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What's Really Going on in Iran

Walter Russell Mead

Iran elections results are back in, and the situation is… unclear. The Wall Street Journal reports:

Full results from Friday’s elections for the 290-member parliament and the Assembly of Experts, an 88-member clerical body that will choose a successor to Supreme Leader Ayatollah Ali Khamenei, underlined broad gains among moderates and their allied candidates. But the results also highlighted the durability of Iran’s conservative camp and pointed to a political situation that is likely to be more contested and volatile than at any time in recent years.

In the Assembly of Experts, 20 candidates promoted by reformists won seats, compared with 24 candidates for the conservatives, according to a list published by the semiofficial Iranian Students’ News Agency on Monday. An additional 33 members were supported by both factions.

Still, dozens of parliament seats remain to be decided in a runoff, and it wasn’t clear whether either side would emerge with a majority in the body. Moderates and their allies took at least 81 seats in the parliament, besting the conservative camp, according to the ISNA list. Conservatives took 74 seats.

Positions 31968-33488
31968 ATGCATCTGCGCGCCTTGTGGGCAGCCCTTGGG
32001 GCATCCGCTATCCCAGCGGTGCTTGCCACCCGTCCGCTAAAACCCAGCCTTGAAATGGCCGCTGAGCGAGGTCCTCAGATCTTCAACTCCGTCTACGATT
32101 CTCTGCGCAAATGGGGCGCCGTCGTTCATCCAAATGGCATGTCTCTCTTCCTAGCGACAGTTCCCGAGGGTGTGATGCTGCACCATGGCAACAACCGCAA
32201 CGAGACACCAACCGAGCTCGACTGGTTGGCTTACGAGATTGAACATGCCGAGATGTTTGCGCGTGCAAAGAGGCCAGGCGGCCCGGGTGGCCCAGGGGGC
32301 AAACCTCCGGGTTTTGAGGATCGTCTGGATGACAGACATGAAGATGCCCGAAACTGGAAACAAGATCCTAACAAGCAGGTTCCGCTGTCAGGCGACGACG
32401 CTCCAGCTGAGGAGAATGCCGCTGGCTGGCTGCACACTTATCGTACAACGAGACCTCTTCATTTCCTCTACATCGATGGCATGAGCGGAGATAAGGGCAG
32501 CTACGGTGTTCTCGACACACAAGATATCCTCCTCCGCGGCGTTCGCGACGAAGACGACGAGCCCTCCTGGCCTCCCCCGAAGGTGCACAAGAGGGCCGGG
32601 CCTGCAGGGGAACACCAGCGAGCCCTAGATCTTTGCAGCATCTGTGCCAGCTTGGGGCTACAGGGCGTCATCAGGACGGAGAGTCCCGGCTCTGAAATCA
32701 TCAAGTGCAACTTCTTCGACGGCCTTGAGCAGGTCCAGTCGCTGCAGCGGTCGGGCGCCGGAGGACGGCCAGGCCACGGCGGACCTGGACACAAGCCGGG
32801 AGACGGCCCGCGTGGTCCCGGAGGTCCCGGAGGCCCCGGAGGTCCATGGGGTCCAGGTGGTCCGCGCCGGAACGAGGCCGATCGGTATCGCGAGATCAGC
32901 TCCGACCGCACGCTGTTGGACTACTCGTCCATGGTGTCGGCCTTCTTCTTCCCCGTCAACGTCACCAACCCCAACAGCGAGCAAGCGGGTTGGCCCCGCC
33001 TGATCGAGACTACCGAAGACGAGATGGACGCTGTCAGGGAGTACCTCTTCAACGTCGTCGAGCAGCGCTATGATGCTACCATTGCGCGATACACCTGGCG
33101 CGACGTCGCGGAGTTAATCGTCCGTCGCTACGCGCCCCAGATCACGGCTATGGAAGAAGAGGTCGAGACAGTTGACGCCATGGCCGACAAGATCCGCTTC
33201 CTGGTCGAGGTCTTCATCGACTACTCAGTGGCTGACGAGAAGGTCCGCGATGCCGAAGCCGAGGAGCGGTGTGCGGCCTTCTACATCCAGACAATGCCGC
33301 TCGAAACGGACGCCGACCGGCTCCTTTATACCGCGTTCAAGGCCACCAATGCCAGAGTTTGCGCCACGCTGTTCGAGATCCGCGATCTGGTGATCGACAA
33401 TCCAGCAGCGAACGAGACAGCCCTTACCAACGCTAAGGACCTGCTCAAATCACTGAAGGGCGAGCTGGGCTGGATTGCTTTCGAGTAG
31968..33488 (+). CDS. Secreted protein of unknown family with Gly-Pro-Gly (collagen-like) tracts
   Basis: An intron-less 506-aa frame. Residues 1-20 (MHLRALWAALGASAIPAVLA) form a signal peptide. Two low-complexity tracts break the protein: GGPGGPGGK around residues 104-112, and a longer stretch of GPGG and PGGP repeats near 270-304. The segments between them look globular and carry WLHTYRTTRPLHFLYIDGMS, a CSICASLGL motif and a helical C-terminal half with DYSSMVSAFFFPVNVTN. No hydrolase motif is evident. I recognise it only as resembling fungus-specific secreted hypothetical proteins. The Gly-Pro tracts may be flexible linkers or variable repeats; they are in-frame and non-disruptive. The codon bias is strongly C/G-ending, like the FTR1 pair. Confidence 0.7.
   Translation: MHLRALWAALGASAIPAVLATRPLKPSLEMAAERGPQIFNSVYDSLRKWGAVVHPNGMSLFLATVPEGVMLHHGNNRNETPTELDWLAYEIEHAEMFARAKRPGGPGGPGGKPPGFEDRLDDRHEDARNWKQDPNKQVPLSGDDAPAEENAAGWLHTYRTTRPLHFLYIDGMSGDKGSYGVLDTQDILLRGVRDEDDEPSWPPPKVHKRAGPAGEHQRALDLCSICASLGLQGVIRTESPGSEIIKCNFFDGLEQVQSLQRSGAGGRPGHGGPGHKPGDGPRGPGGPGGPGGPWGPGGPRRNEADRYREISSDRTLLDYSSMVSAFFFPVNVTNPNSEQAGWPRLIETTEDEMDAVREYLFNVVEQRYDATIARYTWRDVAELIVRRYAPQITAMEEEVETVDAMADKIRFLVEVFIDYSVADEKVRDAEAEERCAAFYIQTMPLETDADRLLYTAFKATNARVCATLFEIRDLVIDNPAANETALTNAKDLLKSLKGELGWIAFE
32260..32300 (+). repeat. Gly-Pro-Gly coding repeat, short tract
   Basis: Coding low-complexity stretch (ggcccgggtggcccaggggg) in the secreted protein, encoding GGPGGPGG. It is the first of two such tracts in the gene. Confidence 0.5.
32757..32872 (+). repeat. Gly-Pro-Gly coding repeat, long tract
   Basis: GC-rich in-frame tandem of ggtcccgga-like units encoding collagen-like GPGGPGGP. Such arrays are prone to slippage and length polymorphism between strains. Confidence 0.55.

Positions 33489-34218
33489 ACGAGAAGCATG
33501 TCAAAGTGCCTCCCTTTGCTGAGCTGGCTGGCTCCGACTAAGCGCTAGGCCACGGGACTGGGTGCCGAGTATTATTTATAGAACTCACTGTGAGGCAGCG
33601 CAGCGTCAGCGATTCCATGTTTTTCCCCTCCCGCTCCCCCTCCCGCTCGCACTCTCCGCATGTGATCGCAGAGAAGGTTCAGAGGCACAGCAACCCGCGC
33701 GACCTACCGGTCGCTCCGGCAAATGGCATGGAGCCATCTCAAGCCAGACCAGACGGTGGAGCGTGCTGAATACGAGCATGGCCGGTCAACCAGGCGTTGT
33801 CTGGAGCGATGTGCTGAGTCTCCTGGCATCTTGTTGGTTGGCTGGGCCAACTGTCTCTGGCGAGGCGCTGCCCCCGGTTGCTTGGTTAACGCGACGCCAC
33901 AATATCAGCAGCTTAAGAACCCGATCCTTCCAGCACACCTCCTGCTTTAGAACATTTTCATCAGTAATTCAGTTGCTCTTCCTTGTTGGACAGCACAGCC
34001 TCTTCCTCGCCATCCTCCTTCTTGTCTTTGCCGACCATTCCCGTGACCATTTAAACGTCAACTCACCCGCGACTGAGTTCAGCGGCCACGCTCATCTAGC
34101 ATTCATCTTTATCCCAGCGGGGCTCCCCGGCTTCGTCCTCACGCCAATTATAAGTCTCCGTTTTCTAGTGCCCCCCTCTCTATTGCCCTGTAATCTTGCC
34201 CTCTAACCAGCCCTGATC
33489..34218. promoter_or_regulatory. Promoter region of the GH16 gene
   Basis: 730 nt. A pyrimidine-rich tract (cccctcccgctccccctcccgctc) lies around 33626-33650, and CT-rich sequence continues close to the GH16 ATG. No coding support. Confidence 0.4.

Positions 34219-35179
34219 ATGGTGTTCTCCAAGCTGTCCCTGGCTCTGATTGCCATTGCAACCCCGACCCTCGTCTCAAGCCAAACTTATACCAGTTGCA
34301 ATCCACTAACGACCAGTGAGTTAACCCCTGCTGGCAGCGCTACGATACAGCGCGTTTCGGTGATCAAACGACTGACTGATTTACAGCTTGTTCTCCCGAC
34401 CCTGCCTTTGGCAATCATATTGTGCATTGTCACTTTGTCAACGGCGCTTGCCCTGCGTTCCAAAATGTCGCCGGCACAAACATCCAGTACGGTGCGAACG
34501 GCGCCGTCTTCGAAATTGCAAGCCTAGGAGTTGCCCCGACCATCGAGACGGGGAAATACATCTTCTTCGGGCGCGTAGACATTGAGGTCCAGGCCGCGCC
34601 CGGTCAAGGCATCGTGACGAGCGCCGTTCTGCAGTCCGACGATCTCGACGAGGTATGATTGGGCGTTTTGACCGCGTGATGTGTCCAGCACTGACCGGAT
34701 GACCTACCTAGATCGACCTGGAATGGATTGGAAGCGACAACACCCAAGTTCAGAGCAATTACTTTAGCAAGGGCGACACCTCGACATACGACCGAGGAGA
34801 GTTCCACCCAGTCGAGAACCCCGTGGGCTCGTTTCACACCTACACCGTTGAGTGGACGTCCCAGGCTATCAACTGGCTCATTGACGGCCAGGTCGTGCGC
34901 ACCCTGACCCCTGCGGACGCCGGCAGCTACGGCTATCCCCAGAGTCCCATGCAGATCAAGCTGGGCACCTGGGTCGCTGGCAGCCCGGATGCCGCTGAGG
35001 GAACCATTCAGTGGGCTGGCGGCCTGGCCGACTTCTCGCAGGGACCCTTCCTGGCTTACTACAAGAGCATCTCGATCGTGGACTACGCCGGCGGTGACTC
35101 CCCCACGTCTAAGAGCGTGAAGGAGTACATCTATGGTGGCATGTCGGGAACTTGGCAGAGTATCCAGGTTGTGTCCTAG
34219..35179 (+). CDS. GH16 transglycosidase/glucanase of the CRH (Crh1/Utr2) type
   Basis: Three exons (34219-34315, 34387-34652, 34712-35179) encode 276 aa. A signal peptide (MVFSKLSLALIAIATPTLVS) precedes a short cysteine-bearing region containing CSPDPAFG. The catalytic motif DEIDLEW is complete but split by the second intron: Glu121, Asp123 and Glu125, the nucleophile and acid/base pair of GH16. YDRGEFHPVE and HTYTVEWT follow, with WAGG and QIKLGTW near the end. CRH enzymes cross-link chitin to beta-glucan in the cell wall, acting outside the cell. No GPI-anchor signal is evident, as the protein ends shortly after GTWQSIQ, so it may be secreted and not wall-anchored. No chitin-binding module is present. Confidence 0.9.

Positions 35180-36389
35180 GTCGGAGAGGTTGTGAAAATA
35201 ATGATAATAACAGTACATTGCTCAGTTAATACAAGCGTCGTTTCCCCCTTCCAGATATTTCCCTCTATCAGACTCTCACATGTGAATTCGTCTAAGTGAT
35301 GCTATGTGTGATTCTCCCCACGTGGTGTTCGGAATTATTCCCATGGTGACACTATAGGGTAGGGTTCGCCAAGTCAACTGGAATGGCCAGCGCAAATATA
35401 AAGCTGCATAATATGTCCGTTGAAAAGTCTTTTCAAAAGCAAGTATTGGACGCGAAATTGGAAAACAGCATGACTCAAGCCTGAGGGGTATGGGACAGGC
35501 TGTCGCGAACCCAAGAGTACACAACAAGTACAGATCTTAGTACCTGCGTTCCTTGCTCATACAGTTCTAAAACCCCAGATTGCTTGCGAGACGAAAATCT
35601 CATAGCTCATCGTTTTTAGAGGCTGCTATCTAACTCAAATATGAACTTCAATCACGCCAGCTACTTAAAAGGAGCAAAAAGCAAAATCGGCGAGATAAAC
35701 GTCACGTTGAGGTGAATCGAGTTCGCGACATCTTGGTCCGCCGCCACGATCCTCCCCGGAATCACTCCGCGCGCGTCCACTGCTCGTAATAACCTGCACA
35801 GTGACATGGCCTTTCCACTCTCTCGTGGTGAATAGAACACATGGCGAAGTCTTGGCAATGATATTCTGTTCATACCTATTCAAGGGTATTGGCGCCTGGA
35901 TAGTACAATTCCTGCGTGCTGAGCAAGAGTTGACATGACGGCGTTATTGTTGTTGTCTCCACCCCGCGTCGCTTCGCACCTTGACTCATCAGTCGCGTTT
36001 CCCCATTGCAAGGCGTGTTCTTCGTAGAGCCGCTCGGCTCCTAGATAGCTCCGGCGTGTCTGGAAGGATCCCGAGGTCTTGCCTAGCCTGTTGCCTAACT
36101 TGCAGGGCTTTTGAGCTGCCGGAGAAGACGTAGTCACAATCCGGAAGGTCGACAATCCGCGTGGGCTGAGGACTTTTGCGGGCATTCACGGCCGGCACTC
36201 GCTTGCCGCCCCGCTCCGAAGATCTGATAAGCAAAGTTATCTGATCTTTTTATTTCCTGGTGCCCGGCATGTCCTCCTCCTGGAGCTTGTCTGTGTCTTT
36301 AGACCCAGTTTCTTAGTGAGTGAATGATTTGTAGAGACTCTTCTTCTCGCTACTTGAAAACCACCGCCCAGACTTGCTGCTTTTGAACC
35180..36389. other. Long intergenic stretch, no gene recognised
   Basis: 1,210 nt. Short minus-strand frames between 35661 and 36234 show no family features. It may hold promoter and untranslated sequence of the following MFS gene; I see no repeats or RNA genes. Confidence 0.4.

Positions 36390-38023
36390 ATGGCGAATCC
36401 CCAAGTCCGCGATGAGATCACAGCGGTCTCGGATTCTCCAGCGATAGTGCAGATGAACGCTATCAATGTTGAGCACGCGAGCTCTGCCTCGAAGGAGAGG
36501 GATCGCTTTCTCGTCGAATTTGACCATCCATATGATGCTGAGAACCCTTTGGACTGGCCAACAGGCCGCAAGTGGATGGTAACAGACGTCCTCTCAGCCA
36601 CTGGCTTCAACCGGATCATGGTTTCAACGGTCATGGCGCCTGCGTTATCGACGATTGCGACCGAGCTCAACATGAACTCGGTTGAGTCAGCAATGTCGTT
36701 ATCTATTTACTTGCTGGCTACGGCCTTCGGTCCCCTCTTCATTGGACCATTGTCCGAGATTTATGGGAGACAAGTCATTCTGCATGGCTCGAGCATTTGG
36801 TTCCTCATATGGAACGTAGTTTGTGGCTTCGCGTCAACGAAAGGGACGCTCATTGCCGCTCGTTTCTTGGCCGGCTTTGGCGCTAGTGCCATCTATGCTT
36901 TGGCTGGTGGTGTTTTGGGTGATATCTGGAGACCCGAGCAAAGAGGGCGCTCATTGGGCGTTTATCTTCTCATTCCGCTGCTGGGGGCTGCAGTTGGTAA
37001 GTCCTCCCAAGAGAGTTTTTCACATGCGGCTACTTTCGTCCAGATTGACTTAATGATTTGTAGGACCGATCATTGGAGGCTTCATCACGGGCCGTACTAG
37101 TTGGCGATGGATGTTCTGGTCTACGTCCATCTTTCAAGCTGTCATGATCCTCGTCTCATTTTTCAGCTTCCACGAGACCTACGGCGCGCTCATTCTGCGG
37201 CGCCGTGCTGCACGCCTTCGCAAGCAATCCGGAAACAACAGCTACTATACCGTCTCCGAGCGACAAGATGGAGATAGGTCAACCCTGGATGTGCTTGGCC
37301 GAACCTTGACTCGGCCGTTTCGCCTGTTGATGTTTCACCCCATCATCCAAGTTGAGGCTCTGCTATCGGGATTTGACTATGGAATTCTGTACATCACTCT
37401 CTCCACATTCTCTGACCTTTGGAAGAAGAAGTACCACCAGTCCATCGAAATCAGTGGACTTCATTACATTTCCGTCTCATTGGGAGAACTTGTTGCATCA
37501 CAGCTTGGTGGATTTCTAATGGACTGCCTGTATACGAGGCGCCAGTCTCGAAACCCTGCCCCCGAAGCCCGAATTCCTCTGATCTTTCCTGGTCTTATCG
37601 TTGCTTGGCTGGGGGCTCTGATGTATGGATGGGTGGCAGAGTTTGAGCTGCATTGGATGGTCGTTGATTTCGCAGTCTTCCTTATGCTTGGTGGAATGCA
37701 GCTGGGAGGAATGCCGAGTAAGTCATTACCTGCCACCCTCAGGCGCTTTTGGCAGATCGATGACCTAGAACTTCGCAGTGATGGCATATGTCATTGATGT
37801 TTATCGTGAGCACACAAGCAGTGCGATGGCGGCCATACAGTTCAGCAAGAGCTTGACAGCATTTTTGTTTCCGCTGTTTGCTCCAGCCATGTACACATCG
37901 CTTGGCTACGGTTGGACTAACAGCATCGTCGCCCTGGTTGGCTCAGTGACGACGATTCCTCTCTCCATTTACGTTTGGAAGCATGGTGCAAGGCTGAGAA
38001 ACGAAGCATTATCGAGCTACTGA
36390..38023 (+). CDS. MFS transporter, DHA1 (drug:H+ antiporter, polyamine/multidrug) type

A preponderance of western commentary seems to be hailing a win for “reformers” in Iran. But the situation is murky, in part because thousands of pro-reform candidates were banned from the ballot. As a result, “reform” slates had to include many conservative figures. Additionally, “independents” were also subject to vetting, and hardliners worked hard to ensure that only reliable candidates would have the chance to run.

Traditionally in the Islamic Republic, elections are about allowing the public to vent some steam while keeping control firmly in the hands of the Supreme Leader and his closest allies. Additionally, the elections are used to soften Iran’s image in the West, allowing Iranophiles to hope that the regime is finally beginning the oft-predicted but somehow never quite seen process of democratization and moderation.

At this point we can be reasonably confident that this is pretty much what has happened once again. The real struggle in Iran will be over control of the new resources and opportunities that will arise as the lifting of sanctions pumps new money into the economy. Nothing in the election returns gives any hope that the Revolutionary Guards and the theocratic-industrial complex behind the regime will loosen their grip on the commanding heights of the Iranian economy.

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